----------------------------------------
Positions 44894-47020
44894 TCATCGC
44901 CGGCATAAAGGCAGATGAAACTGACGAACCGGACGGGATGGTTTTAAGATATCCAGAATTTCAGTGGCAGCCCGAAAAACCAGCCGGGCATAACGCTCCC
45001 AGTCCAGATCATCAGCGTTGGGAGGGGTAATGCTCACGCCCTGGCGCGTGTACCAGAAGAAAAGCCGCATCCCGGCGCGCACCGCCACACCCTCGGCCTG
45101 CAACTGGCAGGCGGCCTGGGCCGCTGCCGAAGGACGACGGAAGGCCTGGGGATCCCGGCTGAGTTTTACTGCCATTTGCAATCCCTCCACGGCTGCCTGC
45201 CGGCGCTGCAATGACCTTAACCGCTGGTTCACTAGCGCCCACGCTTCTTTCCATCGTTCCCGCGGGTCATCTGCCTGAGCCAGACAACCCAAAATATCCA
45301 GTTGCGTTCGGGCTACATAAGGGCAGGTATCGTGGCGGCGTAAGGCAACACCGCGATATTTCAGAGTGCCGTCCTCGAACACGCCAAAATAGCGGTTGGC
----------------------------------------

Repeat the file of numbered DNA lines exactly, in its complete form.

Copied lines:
Positions 44894-47020
44894 TCATCGC
44901 CGGCATAAAGGCAGATGAAACTGACGAACCGGACGGGATGGTTTTAAGATATCCAGAATTTCAGTGGCAGCCCGAAAAACCAGCCGGGCATAACGCTCCC
45001 AGTCCAGATCATCAGCGTTGGGAGGGGTAATGCTCACGCCCTGGCGCGTGTACCAGAAGAAAAGCCGCATCCCGGCGCGCACCGCCACACCCTCGGCCTG
45101 CAACTGGCAGGCGGCCTGGGCCGCTGCCGAAGGACGACGGAAGGCCTGGGGATCCCGGCTGAGTTTTACTGCCATTTGCAATCCCTCCACGGCTGCCTGC
45201 CGGCGCTGCAATGACCTTAACCGCTGGTTCACTAGCGCCCACGCTTCTTTCCATCGTTCCCGCGGGTCATCTGCCTGAGCCAGACAACCCAAAATATCCA
45301 GTTGCGTTCGGGCTACATAAGGGCAGGTATCGTGGCGGCGTAAGGCAACACCGCGATATTTCAGAGTGCCGTCCTCGAACACGCCAAAATAGCGGTTGGC